Should Salaries Be Secret?

Bouncing off the Abramson story, Salmon speaks out against keeping salaries confidential:

Very few people like to talk about how much money they make — especially not people who earn a lot of money. Since companies tend to be run by people who earn a lot of money, the result is a culture of silence and secrecy when it comes to pay. Such a culture clearly served the NYT ill in this case. If the salaries of senior NYT management had not been a closely-guarded secret, then Abramson would not have been shocked when she found out how much Bill Keller made before her, and Arthur Sulzberger would not have reacted badly to Abramson’s questions about pay.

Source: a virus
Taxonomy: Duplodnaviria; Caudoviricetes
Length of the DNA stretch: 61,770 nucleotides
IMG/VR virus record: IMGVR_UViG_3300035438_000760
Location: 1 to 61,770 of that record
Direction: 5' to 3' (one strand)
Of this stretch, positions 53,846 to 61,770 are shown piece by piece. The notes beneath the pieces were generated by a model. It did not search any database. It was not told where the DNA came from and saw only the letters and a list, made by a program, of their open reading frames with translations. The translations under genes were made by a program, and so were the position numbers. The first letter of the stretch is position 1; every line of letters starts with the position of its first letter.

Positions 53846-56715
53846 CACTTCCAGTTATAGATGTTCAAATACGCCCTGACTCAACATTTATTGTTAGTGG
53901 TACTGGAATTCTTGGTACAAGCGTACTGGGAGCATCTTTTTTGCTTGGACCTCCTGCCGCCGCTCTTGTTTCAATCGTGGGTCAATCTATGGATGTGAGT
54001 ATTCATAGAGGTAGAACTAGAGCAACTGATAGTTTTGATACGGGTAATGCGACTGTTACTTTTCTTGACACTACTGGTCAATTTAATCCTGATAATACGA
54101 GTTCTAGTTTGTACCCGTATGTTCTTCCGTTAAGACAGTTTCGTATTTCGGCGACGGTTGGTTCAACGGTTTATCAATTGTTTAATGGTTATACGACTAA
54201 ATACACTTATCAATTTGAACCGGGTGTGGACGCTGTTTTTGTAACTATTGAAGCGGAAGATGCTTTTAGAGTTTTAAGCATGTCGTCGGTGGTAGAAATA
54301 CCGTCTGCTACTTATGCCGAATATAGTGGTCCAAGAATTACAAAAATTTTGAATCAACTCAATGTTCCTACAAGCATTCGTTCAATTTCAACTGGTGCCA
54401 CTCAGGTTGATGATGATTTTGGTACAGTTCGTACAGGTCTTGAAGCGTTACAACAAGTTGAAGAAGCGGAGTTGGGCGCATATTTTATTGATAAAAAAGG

Indeed, secrecy surrounding pay is generally a bad idea for any organization. Ben Horowitz has the best explanation of why that is:

it can’t help but foment poisonous internal politics. But there are other reasons, too. For one thing, secrecy about pay is bad for women, who are worse at asking for raises than men are. If men secretly ask for raises and secretly get them, while women don’t, then that helps to explain, at least in part, why men end up earning more than women.

Matt Bruenig thinks this secrecy “is only true for people who earn a lot of money, as well as those who may not make that much money but still find themselves in that high socioeconomic status milieu (e.g lesser-paid writers)”:

In conversations among those in upper class professions, I’ve noticed that once the job and employer are identified, the next questions are about how they like it and what kinds of things they do. In conversations among those in lower class professions, after the job and employer is identified, most of the time the next question is about what the pay and benefits are. When jobs aren’t self-actualizing and don’t confer status, that’s all they are about.